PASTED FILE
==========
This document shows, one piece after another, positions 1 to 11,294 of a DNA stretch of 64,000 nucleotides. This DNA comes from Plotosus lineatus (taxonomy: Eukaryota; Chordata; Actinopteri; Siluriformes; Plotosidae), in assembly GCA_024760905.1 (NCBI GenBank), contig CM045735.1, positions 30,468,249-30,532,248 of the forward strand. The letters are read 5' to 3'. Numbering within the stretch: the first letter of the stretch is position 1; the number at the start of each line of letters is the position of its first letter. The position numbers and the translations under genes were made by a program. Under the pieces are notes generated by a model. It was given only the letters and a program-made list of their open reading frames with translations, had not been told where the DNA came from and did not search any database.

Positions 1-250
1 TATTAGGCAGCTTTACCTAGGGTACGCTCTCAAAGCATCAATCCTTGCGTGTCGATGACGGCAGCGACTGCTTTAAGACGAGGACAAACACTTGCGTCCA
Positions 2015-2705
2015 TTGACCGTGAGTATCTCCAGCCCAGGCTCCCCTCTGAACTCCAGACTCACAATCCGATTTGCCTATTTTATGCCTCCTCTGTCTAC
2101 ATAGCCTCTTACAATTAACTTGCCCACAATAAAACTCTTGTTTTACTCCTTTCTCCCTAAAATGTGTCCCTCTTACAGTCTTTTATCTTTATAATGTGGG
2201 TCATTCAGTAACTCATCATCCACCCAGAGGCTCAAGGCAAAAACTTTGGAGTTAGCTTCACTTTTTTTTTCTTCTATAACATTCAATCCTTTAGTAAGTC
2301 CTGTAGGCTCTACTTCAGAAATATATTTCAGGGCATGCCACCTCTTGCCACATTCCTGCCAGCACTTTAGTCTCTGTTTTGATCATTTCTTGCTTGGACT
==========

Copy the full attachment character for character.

This document shows, one piece after another, positions 1 to 11,294 of a DNA stretch of 64,000 nucleotides. This DNA comes from Plotosus lineatus (taxonomy: Eukaryota; Chordata; Actinopteri; Siluriformes; Plotosidae), in assembly GCA_024760905.1 (NCBI GenBank), contig CM045735.1, positions 30,468,249-30,532,248 of the forward strand. The letters are read 5' to 3'. Numbering within the stretch: the first letter of the stretch is position 1; the number at the start of each line of letters is the position of its first letter. The position numbers and the translations under genes were made by a program. Under the pieces are notes generated by a model. It was given only the letters and a program-made list of their open reading frames with translations, had not been told where the DNA came from and did not search any database.

Positions 1-250
1 TATTAGGCAGCTTTACCTAGGGTACGCTCTCAAAGCATCAATCCTTGCGTGTCGATGACGGCAGCGACTGCTTTAAGACGAGGACAAACACTTGCGTCCA
Positions 2015-2705
2015 TTGACCGTGAGTATCTCCAGCCCAGGCTCCCCTCTGAACTCCAGACTCACAATCCGATTTGCCTATTTTATGCCTCCTCTGTCTAC
2101 ATAGCCTCTTACAATTAACTTGCCCACAATAAAACTCTTGTTTTACTCCTTTCTCCCTAAAATGTGTCCCTCTTACAGTCTTTTATCTTTATAATGTGGG
2201 TCATTCAGTAACTCATCATCCACCCAGAGGCTCAAGGCAAAAACTTTGGAGTTAGCTTCACTTTTTTTTTCTTCTATAACATTCAATCCTTTAGTAAGTC
2301 CTGTAGGCTCTACTTCAGAAATATATTTCAGGGCATGCCACCTCTTGCCACATTCCTGCCAGCACTTTAGTCTCTGTTTTGATCATTTCTTGCTTGGACT